As for business regulation I fully understand where you are coming from and wish that your conclusion to “Leave their regulation to consumers, investors, competition, and insurance companies” would work. Unfortunately this works only sometimes. As long as big industry and their lobbies have the financial upper hand with our politicians and often author legislation favoring their position, consumer groups, etc. will have little influence. Cases such as efforts to remove toxic chemicals from food and other products along with efforts to get companies to curb environmental pollution not leaving the cleanup and the effects of disease up to the tax payer to remedy are numerous and legendary. These cleanup efforts are after the fact while regulation needs to be proactive and before the fact.

        1. Hi Bob. I think we largely agree. As I said in my previous reply, pollution is the one area where prior-restraint forms of regulations might be justified, but great care must be taken to make sure industry does not craft these regulations to benefit themselves. Such care is more likely if The State is vastly reduced, perhaps only to that function. If there’s too much that we need to keep our eyes on then we will surely fail. Corruption benefits from largeness.

    2. The definition of defensive violence has always been the question. As you point out, the use of a preemptive first strike depends on your point of view. This is why ZAP libertarian thinking is childish and dangerous. I think the Jews in Nazi Germany should have used violence to free themselves. History proves me correct but ZAP says I am wrong. The real value of Libertarian thinking is where it values the individual as the primary consideration and the State as a limited protectorate of the individual. The collective (State) has no rights. Only living, breathing, individuals have rights. From this point of view must come the VOLUNTARY actions of individuals to protect the environment and go to war if needed.

      1. Hi Karl. All human questions suffer from a knowledge problem. This is just as true of your preferred formulation as ours. How do you define making the individual the primary consideration? How do you limit the state’s protectorate of the individual/ These are likewise definitional problems. But I do not consider your position childish just because it has this difficulty. I simply suspect that you will have to rely on some human institution for defining what your terms mean. For us, that institution is the unanimous verdict of a jury. Does a jury believe you initiated force? If so, then you’ve committed a crime. If not, then you used force defensively and are therefore innocent of any crime.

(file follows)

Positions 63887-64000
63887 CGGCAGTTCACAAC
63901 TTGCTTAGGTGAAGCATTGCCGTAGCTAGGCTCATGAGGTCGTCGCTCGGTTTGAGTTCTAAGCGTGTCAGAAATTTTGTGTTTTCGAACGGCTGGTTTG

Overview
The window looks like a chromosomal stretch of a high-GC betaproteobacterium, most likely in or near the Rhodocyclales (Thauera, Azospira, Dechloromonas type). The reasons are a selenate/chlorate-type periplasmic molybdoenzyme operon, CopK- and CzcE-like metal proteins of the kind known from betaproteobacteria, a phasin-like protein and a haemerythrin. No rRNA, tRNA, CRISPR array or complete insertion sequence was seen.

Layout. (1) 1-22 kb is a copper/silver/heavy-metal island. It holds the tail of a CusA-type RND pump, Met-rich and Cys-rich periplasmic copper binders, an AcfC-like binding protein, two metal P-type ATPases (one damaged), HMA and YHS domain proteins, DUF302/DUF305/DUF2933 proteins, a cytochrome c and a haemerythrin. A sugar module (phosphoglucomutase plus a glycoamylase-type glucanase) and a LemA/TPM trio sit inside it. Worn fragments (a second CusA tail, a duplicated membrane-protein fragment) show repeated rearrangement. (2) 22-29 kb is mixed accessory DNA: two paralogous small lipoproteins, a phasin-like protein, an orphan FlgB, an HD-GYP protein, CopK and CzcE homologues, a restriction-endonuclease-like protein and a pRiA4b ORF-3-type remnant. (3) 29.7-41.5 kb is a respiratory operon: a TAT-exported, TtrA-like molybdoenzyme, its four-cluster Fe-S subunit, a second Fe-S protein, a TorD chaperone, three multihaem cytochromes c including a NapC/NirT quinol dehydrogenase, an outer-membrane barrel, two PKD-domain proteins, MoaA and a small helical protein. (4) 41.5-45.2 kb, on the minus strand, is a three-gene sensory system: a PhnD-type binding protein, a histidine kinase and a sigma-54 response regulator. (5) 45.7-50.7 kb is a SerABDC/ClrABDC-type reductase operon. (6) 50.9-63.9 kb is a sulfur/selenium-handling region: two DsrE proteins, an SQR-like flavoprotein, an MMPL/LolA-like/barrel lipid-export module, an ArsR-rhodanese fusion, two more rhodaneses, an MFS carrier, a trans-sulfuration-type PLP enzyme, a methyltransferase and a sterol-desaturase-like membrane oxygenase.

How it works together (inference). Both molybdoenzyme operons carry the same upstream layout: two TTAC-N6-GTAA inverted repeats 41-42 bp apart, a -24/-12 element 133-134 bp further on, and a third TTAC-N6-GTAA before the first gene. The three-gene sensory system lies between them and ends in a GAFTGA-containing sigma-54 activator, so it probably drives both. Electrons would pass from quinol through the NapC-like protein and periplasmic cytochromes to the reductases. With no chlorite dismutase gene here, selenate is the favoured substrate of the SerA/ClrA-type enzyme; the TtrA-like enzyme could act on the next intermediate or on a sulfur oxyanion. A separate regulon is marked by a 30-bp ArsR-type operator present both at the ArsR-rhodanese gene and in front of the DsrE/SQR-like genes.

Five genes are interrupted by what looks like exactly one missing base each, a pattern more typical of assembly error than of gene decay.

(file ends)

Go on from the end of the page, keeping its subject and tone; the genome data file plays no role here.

3. I agree; we need to nip problems in the bud. Start dealing with ISIS now, while we still can, wherever they are. Of course, the nutless wonders in D.C. won’t do that.This concept of letting other countries deal with their problems there, is BULLSHIT. We -the good guys- SHOULD be the world’s police so that the lunatics can’t run the asylum. No more Neville Chamberlains. Have we learned NOTHING? This is my only issue with Libertarians. Can I get an amen.

    4. Millions of Muslims have found peace in converting to Christianity. There is nothing wrong with asserting the Truth of the Gospel to Muslims and leading them to a truly peaceful but very assertive love for God and man. The fact that far too many Christians are totally passive with their faith is truly tragic with deadly consequences.

  3. To fellow Christians: We are not to use violence even in self-defense. At the last supper Jesus said, “Now let whoever has a coat sell it and buy a sword.” The apostles said, “We have two swords,” and Jesus replied, “It is enough.” One of those swords was used by a disciple during Jesus’ arrest, as Jesus intended, so that He could tell the disciple, “Put away your sword. He who lives by the sword dies by the sword. Do you think that I could not call upon my Father and at once have 12 legions of angels? But then how would we fulfill the scriptures?” The scripture is “He shall be peace.”

    Yes, others will take advantage of us, but we can offer up our suffering and injustice done to us upon the cross with Jesus Christ as part of His sacrifice, for our salvation and that of the whole world. This redemptive sacrifice is especially explicit for Catholics who are part of the body of Christ through Holy Eucharist. As St. Paul says, “Bear your share of the suffering which the Gospel entails.” This redemptive suffering is our strongest witness to truth of the Gospel, and the love of God, even for our enemies.

  4. It is not possible to come up with a simple explanation to equate fraud with initiating force. We have two different words to convey two different meanings. Most people have an adequate understanding of the meanings of those words and “appropriate defensive actions”, so very little explaining and arguing would be needed to convey this version of ZAP: “Do not initiate force or fraud against others and take only appropriate defensive actions against anyone who initiates force or fraud against you.”

    1. No one is arguing to do away with borders. Borders define political jurisdiction. The argument is whether borders can morally be used to limit the freedom of association.

    1. You own your yard. You don’t own the country. Other people who share this country with you DO want foreign visitors without having to ask your permission to associate with them. Their freedom of association is just as important as your freedom to control your property.